Understanding Drug Classifications
Arizona’s drug laws and the consequences they specify for a conviction are governed by the type of drug found in your possession. There are three drug classifications observed by the Arizona legal system: dangerous drugs, narcotics, and marijuana. Dangerous drugs are drugs that include LSD, GHB, steroids, methamphetamines, mushrooms containing psilocybin or psilocin, mescaline, ecstasy, and clonazepam. Narcotics refer to opioids and synthetic opioids, such as oxycodone, morphine, opium, cocaine, and heroin.
Consequences of Drug Possession
If you are found to illegally possess one or more dangerous drugs, it is considered a class 1 misdemeanor and you will face charges that include up to six months of jail time and fines of up to $2,500. The possession of narcotics is considered a class 5 felony, which carries with it a prison sentence of up to 18 months. Drug possession laws for marijuana depend on the amount discovered—possession of less than two pounds is a class 6 felony punishable by up to a year in prison, while possession of more than four pounds may result in an 18-month to three-year sentence.
Janet Altschuler, Attorney at Law has more than two decades of experience in the criminal justice system. She will work hard to protect your rights in any criminal case to prevent a drug possession charge from affecting your career, your finances, and your future. Please visit our website to find out more about criminal defense in Tucson, or call (520) 247-1789 to schedule a free initial consultation.
March 31, 2016
The United States’ criminal justice system is based upon the tenet that individuals are always “innocent until proven guilty.” This means that when an individual is tried for a crime, the burden of proving his guilt rests with the prosecution. However, despite the fact that this ideal is meant to be a basic right of all citizens, there are many reasons you cannot always count on this principle during a trial, making it essential to mount an aggressive and solid defense.
During a trial, the jury is meant to be an impartial body that determines whether there is sufficient evidence to convict the individual on trial of the crime with which he is charged. While the jury should always presume innocence until guilt is proven, the truth is that jurors often unintentionally assume before the case even begins that if an individual has been charged and arrested, he is likely to be guilty. Furthermore, personal or perceived views based on race or wealth can also lead to incorrect assumptions regarding guilt before a trial begins.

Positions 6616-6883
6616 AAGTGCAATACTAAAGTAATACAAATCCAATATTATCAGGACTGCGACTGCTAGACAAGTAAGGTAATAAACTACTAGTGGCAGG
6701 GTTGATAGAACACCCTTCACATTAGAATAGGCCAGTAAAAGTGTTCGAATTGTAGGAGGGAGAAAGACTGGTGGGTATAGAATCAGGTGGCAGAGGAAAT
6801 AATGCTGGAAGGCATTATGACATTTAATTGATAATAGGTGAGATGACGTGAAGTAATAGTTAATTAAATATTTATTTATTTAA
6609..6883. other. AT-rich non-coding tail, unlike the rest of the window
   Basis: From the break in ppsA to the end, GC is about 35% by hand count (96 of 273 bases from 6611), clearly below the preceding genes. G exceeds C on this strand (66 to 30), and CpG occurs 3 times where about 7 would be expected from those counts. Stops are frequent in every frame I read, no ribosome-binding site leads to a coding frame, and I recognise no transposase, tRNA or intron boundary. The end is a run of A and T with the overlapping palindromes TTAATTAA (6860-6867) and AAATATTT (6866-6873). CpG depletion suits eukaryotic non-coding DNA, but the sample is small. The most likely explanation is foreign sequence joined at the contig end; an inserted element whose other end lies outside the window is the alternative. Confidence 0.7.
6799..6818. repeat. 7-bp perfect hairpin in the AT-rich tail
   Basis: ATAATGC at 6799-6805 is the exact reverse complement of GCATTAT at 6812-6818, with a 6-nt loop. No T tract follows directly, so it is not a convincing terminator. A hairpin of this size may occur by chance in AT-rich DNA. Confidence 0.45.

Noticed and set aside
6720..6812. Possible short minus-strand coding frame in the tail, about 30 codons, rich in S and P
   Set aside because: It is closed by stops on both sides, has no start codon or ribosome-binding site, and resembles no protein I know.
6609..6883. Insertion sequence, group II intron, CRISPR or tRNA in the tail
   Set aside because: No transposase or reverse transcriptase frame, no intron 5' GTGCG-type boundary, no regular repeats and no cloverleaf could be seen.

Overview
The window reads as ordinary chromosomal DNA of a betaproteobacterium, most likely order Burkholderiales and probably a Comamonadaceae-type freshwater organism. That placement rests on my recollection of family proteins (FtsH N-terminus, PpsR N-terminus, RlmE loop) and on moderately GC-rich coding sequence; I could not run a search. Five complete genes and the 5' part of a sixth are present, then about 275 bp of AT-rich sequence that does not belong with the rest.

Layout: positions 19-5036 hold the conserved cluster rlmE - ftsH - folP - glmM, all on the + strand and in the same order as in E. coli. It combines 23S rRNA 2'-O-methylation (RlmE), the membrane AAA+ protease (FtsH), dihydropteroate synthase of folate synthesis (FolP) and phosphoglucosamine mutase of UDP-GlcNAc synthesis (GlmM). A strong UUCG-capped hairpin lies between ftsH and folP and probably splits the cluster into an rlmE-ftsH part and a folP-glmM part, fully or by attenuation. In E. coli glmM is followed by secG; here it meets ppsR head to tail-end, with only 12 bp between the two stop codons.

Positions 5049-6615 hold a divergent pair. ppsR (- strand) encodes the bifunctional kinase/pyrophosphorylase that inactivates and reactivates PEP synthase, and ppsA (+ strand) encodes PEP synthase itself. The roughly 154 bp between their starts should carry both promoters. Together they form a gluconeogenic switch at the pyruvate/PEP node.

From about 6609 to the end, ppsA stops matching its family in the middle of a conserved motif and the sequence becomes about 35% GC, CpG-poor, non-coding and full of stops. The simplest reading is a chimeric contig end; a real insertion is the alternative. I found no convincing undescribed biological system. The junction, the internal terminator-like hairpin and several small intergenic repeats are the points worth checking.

The prevalence of media coverage and the ease with which individuals can access news and other information can also have an effect on the assumptions made by a jury or judge. Because media stories often sensationalize court cases and may even make presumptions about guilt or innocence without a factual basis, these factors can affect the ultimate decision that a jury makes during a trial. Even when jurors have no previous or outside knowledge of the case they are evaluating, the type of thinking promoted by other media stories may influence the decision-making process and the assumption of innocence or guilt.
If you have been charged with a crime, your first step should be to seek experienced legal counsel and assistance. Janet Altschuler, Attorney at Law can help you navigate the legal system and provide the support and defense you need during a trial to ensure your rights are upheld. Please visit our website or call (520) 247-1789 for more information about criminal defense in Tucson.
March 28, 2016
A criminal conviction can affect your life in many ways, from your ability to attain the jobs you want to your freedom to travel. The travel difficulties faced by individuals varies by offense and conviction, making it essential to understand how the charges you face or the conviction you have received will affect your ability to travel in the future. If you have questions about criminal charges you are facing or your ability to travel with a criminal record, your criminal defense attorney in Tucson can provide the answers and legal support you need.
Domestic travel following a conviction may be limited, depending on your circumstances. If you have a probation officer, he can provide you with information regarding any travel limitations that may apply. Some convictions will allow you to leave the county in which you reside, but prohibit interstate travel. Alternatively, you may need to meet certain requirements before you are allowed to travel between states, such as paying fines or scheduling a court appearance to address outstanding warrants.